The lounge was small and quiet, with the remnants of the breakfast service in the buffet. I had some water and did some reading whilst waiting for the lunch time offering of sandwiches, soup and cheese to be put out. The only drawback of the lounge was that they only display BA flights on the board. Whilst my flight up to Shetland had been booked with BA on a BA number, it was a code share, and therefore not on the list. I had to leave the lounge to find out what gate it was leaving from, and I made my way round to 31 with about 25 minutes to departure. A time which came and went. There was an aircraft waiting and people at the top of the ramp to board us, but no details as to why we were delayed. This was making me slightly anxious as my connection time in Shetland was only 30 minutes.

This was the first time that I had flown in a Saab2000, a propeller plane in a 1-2 configuration.

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I had 4A on this leg. There were 2 crew on the flight deck and one in the cabin who had to do the safety demo on her own by talking to us, putting down the microphone and then demonstrating. The seats were comfortable and there was plenty of leg room. What I hadn’t expected quite so much was the noise. It was loud, but not overpowering. For the first time on the trip I dug out by noise-cancelling headphones which worked a treat.

We were mostly above the clouds across the mainland, but they disappeared as we dropped down towards Shetland and we were treated to the most spectacular views across the sea. There were also some interesting photographic quirks on display.

We landed with a bump in at Sumburgh Airport and were the only aircraft at the terminal, which is undergoing an upgrade.

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This is where you can see the difference between big and small airports. A flat bed van rolled up to take the luggage to the terminal, and passengers wander across to arrivals. There is a small hatch in the left of the arrival door which the bags are fed through and gravity takes them down on rollers.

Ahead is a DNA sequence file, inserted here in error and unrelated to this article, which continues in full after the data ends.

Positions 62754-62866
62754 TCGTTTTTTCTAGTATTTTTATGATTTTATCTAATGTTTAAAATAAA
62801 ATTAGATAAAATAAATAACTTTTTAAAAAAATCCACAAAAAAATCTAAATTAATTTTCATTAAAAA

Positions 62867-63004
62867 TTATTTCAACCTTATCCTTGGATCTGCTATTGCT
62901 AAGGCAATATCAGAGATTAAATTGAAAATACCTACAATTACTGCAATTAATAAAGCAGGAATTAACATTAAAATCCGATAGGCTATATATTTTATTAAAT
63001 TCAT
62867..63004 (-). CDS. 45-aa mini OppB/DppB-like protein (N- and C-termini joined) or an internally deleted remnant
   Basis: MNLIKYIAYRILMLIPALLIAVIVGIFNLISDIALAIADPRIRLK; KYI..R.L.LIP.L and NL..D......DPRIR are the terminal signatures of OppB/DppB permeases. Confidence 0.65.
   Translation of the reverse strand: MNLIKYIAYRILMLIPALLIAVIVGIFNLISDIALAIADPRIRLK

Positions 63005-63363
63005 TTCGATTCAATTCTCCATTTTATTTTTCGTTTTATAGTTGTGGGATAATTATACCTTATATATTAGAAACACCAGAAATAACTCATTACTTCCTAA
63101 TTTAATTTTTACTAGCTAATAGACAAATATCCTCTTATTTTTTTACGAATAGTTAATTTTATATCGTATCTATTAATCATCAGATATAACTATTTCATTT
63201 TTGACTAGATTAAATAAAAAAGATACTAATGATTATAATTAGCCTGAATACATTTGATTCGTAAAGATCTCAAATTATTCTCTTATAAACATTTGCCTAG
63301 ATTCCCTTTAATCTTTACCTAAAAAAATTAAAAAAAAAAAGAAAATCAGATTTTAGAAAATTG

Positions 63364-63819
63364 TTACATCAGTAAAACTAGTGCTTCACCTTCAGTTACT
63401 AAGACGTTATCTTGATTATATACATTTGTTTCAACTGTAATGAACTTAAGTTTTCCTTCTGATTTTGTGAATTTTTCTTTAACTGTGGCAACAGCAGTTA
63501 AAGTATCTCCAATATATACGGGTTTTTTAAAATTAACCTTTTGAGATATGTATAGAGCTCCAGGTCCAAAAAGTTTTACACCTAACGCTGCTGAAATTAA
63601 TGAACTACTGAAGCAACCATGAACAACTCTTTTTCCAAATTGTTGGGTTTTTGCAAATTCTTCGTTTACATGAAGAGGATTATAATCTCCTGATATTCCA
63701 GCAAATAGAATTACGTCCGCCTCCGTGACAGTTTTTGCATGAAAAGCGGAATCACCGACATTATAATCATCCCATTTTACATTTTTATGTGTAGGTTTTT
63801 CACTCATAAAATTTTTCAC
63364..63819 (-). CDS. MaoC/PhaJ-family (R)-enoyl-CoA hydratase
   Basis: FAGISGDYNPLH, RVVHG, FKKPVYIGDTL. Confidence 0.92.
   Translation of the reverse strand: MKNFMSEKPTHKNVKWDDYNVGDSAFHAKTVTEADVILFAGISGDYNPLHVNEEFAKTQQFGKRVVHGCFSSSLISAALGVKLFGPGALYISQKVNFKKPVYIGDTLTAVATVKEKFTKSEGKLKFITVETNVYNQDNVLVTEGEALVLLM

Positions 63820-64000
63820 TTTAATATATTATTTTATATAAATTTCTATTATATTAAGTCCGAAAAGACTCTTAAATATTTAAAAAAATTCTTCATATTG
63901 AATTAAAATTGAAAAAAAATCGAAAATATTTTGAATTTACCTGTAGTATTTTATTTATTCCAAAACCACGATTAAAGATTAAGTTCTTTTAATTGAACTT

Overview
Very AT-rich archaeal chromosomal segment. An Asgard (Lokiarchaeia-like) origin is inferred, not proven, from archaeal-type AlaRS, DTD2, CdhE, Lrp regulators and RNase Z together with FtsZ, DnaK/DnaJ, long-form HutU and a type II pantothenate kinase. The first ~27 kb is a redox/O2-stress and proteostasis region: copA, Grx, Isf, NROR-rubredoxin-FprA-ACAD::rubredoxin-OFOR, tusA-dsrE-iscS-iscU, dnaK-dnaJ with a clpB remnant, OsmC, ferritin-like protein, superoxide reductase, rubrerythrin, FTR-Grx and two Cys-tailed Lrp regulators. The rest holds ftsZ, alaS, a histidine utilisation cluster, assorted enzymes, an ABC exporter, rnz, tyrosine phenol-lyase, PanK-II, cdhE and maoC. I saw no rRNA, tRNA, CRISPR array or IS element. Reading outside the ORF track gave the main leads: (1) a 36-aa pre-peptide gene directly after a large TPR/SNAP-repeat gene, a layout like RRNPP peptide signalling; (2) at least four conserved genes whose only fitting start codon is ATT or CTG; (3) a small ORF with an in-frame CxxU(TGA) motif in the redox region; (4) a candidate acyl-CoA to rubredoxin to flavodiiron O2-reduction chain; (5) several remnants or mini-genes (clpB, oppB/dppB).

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Unsurprisingly, there is no flight connections here so going into arrivals necessitated going back through security which took all but a few seconds. I was then in the departure lounge with a surprisingly well-appointed cafe and tiny duty free shop.

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At that point there was a tannoy announcement for me to make myself known at the gate. Apparently they were missing my bag and asked if I had picked it up from the belt. I was not expecting to see the bag again until Aberdeen seeing as I had checked it all the way. The lady then disappeared to find it and sort the issue. When boarding on the tarmac the baggage handler came up to me to let me know that everything was ok and that he had personally put my bag on the plane!

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One thing I saw that I thought was really cool is shown in the picture below. Just under the window there is a black circle which is actually a little hole. A moment before I snapped the picture, the pilot’s arm was poking through so he could get hold of the paperwork from the ground crew – never seen that before and I thought it was pretty neat!

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The plane being the same one that I had come up from Glasgow on – so I needn’t have worried about my connection! When I got back on board, the flight attendant joked that I could just have stayed on the plane as my trip into the terminal was so short! The service on the second flight was identical to the first and with a flight time of less than an hour, we were soon over the coast near Peterhead and into Aberdeen Airport.

The domestic baggage hall is actually outside the airport in some porta-cabins whilst they are refurbishing areas of the terminal, and thankfully my bag soon appeared.  After 7 flights and 2 days, I had made it to Aberdeen. I jumped in a taxi, sped round to the train station at Dyce and was soon on a train to meet up with my friend who I was visiting for a few days.

You can read about the other parts of the trip here: